E.J. Topper’s “Colorful Thoughts” – Orange
Topper is not a man to scare easily. But even for a fearless fellow of high fashion, mere mention of the color orange can cause the complexion to turn a little green. As Topper himself says: “There’s a difference between adding a little color to an ensemble and looking like a fruit platter that just grew legs. Even for the instinctive expert, orange can be a difficult color to work with. Handle it carefully. Make sure you pair it with complementary colors and styles. Avoid the clash of orange with lime green or chocolate. There is a real chance you could be mistaken for a bonbon! A little orange can go a long, very long, way.”
So what’s the juice on wearing orange? Here are Topper’s Tips …
Topper says, from now on give the red light to orange fashion faux pas. And if you have ever overdone the orange, simply peel it off and start again, learning from your mistakes. The bottom line with orange is coordination. Acquire it. Apply it. And your embracing of orange can only blossom!
Classic Orange Error #1 – “Orange Overload”
Some colors bear repeating, through layers and subtle variations in tone. Orange is not one of them.
The solution: keep an “Orange Counter” in your closet and always remember the “rule of one” when it comes to orange (actually, it’s the same rule for most brightly colored garments). One orange garment good. Two not good. Three or more, really, really bad. Or, to put it a different way, one orange item, say a necktie or pullover, makes a statement. Two orange items shout. Three will hog the whole sartorial conversation and leave the wearer in a corner, talking to himself.
Classic Orange Error #2 – “The Mixed Fruit Platter”
Topper says pairing orange pants with bright red socks can only end badly. You’ll have a clashing ensemble and – more than likely – public embarrassment as your outfit goes far beyond far out.
The solution: “The Center of Attention.” If orange is the main feature, the supporting acts should stick to neutral colors like black, white, tan and gray to be safe. Topper gets a little technical here; saying blue is also a good match as it's positioned directly across from orange on the color wheel, making it the “complementary” color. However, not all shades of blue work with all orange shades, so keep that in mind while shopping and avoid “the orange blues”.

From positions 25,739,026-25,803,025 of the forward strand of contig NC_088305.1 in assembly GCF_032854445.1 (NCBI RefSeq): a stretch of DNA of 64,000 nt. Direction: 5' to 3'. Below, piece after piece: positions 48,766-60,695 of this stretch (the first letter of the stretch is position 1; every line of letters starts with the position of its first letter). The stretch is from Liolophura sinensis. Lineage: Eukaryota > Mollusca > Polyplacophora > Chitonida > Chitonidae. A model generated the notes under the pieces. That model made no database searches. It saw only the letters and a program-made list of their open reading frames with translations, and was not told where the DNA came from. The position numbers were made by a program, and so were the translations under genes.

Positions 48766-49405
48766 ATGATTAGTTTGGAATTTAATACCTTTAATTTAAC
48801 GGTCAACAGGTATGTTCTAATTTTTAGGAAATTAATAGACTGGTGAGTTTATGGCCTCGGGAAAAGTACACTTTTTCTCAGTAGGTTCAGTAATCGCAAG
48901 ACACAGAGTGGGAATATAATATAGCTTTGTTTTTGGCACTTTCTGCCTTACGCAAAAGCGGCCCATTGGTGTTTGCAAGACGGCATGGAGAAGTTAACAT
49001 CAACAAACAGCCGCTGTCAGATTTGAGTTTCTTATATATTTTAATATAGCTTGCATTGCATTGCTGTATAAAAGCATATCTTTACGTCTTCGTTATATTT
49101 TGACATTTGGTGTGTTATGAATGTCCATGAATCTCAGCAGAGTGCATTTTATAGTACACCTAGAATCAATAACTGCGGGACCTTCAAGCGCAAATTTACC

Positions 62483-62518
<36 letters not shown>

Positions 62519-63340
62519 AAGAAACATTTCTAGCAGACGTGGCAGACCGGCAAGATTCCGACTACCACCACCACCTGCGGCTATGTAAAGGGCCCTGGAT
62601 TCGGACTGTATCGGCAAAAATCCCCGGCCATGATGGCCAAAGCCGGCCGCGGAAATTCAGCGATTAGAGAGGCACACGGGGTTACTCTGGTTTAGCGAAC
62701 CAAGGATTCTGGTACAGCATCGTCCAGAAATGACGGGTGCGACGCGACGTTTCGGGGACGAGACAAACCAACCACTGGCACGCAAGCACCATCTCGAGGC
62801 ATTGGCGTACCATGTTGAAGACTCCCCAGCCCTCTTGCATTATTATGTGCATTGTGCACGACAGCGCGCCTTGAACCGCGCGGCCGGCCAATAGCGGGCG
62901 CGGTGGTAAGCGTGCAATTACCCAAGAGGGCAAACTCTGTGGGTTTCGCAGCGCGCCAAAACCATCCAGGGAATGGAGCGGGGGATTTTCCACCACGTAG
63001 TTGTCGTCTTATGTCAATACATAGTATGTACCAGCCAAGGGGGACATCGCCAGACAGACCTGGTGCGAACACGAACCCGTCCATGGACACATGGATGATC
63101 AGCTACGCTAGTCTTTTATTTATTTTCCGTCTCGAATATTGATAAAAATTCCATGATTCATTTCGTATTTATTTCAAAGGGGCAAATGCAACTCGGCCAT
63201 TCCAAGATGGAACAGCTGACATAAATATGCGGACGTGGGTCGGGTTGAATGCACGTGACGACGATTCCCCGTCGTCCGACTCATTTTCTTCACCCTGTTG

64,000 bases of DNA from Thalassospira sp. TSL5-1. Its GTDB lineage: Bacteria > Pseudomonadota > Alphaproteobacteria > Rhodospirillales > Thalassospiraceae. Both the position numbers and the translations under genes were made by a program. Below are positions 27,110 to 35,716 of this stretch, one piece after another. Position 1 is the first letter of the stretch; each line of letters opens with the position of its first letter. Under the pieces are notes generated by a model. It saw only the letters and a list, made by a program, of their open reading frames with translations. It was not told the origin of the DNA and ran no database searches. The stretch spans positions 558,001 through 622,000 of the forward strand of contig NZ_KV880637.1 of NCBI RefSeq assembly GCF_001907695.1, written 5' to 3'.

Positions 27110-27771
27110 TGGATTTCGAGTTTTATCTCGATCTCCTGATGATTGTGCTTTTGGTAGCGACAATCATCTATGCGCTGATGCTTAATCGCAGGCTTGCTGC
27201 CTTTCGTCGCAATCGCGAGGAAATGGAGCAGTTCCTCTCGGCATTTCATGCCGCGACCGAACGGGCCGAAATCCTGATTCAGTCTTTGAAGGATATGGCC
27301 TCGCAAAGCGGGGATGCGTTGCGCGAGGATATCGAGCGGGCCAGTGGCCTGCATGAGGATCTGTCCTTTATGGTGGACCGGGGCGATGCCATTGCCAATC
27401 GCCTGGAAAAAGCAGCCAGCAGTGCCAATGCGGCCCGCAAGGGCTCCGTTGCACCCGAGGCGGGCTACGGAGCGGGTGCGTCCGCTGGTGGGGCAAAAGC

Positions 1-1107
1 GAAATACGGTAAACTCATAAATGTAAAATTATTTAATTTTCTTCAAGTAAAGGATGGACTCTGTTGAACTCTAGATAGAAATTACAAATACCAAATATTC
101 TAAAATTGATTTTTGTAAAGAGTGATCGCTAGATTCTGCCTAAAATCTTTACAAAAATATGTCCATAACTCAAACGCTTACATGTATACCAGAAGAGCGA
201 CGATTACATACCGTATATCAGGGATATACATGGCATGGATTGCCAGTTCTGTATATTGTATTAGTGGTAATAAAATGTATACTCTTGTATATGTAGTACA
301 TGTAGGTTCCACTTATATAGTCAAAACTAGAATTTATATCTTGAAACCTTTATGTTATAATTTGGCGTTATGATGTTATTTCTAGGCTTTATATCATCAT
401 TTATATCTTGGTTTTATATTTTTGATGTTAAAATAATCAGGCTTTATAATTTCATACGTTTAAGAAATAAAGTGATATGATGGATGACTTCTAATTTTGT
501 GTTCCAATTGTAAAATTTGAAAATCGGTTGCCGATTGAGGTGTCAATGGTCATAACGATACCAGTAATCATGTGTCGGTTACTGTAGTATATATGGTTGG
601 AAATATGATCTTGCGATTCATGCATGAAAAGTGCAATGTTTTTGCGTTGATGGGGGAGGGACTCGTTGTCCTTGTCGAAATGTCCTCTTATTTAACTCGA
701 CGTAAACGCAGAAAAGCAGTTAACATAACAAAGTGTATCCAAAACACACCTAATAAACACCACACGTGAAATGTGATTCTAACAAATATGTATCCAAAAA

Classic Orange Error #3 – “Accessory Amnesia”
Even the best-coordinated ensemble dives from on-trend to tacky if the accessories don't complement the outfit (or each other). This is especially true when working with a bold color like orange.
The solution: “The North-South Divide.” If you're attempting to wear multiple orange accessories, (and Topper does not advise this) try to match them as closely as possible and wear them at opposite ends of your body. For example, an orange watch strap can be worn with orange socks and any difference in exact color won't be too noticeable. In general however, if you're wearing an orange garment, avoid wearing orange accessories. Instead, go for gold or brown for a warm and vibrant look, or black, navy or silver for understated cool.
Be Like Topper - Subtle Yet Adventurous
Topper says: “If you're new to incorporating bold colors into your wardrobe, it's best to start slow by adding smaller orange accessories to everyday outfits”.
Here are some accessories that can add a subtle pop of color without exploding your outfit:
- Tie or bow tie
- Pocket square
Try wearing one of these orange accessories with neutral casual or even formal wear to see how this lively color adds life to an outfit, without overloading or obliterating it.
Now You’re Ready to Move (Slowly and Carefully) out of Neutral
Topper says: “When you're ready to advance to next-level color coordination, try switching out a neutral clothing item with a bright orange piece. For instance, an orange dress shirt paired with a navy or tan suit can make you stand out (for the right reasons) amongst a sea of white and black. A pair of orange dress shoes or tennis shoes goes well with a black suit or dressed-up jeans and a button-up shirt.
Orange – But Just a Twist
Topper says: “You don't have to go full-orange to make a statement. An orange- and gray-striped sweater or cardigan, for example, is perfect for showing off a little bit of color without going overboard. Color is a conversation, not a shouting contest”.
Bold Yet Sophisticated (Always)
After you've mastered the art of subtle accessorizing, it's time to look for bigger and bolder orange clothing items to show off your newfound confidence and carefully controlled fashion sense. Here are some top tips from Topper for making a bold yet balanced statement:
- Wear an orange coat or jacket over a blue button-up shirt and black dress pants. Add matching orange shoes to pull the look together. (Trust Topper, he knows this works, even if it does sound a little like Orange Overload!)
- Pair orange dress pants with a white or black casual button-up shirt. A pair of orange shorts is an even bolder option.
- An orange v-neck sweater worn with blue jeans and dress shoes results in a casual yet smartly stylish look. Wear it over a button-up shirt and dress pants for a formal occasion.
Become “Authoritative in Orange”
Topper says: “Color can take us out of our comfort zone. But exploration is exciting, as long as you have a good map. Take small first steps and pause to savor the effect. Then work your way up to bolder statement pieces. It all makes incorporating orange into your wardrobe an easier – and less risky – transition. Don’t be afraid of the world of vibrant color. Open up to orange!”
Get more of Topper's advice on any of the color pallets here: